1. I don't have much to offer in the way of bullying, but on the sleep front you should check out work by Sarah Burgard and Jennifer Ailshire on sleep. Their research is on adults, but it is really compelling in terms of the importance of sleep for social inequality.

  2. @ Mike3550, thanks for the response! I'll definitely try to check out their stuff on sleep. I know that Rose Cheney at Penn is also studying how sleeps impacts people's stress responses in low-income neighborhoods across Philly. I think it's one of those areas of everyday life that we often forget about. In many ways, sleep is the bedrock of daily life--like food, water, etc. I just wonder about this link to bullying and violence? It seems a little "spurious" to me as you might say ;)

  3. Are bullies motivated by the prospect of infamy the same way criminals, gangsters, and other "tough guys" are? Bullying is usually a rather solitary phenomenon, isn't it, except under special circumstances? (E.g. in jail bullies may get respect.) Among adolescents, isn't the prototypical bully a loner, detested by others? Another type might be crowds/crews of bullies.

    But, no doubt, their is that satisfaction in it that Jack Katz discussed in "Way of the Badass." Here, I think, is a nice distinction between Bullies and Brawlers (like those I studied). Brawlers sometimes don't even care if they "win." Bullies are all about domination, humiliation. Not even physical harm; if they can punk you with words, they may leave it at that.

    Interesting you bring up "practical" rewards. Not to criticize after you've been so gentle with my theory, but I don't think you mean "practical." Good point, but I would use the old standby "instrumentally" rewarding or "leads to tangible rewards."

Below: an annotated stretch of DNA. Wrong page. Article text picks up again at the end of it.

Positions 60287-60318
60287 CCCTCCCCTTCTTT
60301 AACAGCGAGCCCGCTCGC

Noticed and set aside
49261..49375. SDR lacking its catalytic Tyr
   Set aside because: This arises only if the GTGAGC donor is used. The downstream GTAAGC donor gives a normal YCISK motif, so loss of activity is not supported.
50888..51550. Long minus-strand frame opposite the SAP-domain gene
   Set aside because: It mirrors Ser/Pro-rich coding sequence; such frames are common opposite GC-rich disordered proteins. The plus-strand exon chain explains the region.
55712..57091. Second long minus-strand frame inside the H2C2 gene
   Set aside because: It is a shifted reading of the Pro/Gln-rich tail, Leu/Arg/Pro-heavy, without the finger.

Good stuff. That's what distinguishes different types of violent actors or, minimally, types of acts.

    -- Curtis Jackson-Jacobs

  4. During adolescence, sleeping patterns may be strongly influenced by parental involvement and style. Sleep deprivation may be more of a symptom rather than a cause. Not all bullying cases are the same, but generally speaking, much of your identity, social skills, and self-esteem are often affected by the relationship you have with your parents / homelife. An individual student also may have many factors influencing his or her decision to bully others on a day to day basis (both socially or physically): infamy, monetary gains, parenting, setting, or genetic predisposition. However, the individual’s frequency or pattern of bullying may be affected by the individual’s longterm relationships with parents and peers.

    Parents and other peers who bully may serve as a model. Cycles of abuse may occur from parent to child, sibling to sibling, bullies to victims, or victims to other victims. Physical bullying is an act of domination. You get a sense of control of your own life and those around you. Power also makes people feel good about themselves. Even though you may be disliked, you’re still respected and feared. Though it is a temporary feeling, it’s affirmation of self-worth. It allows you feel like a king for just a moment thought you may feel powerless in other times. Though socially undesirable, bullying is a learned behavior for getting things that you want from others, because some students may not know how to be accepted by others in healthy ways and perceive themselves as outsiders / inadequate.

    Individuals with the right predisposition (personality, genetics) will react in that manner within certain social settings. Is bullying inevitable, or can the right settings socialize individuals despite outside factors /family history and discourage socially undesirable behaviors in schools, prisons, and etc.?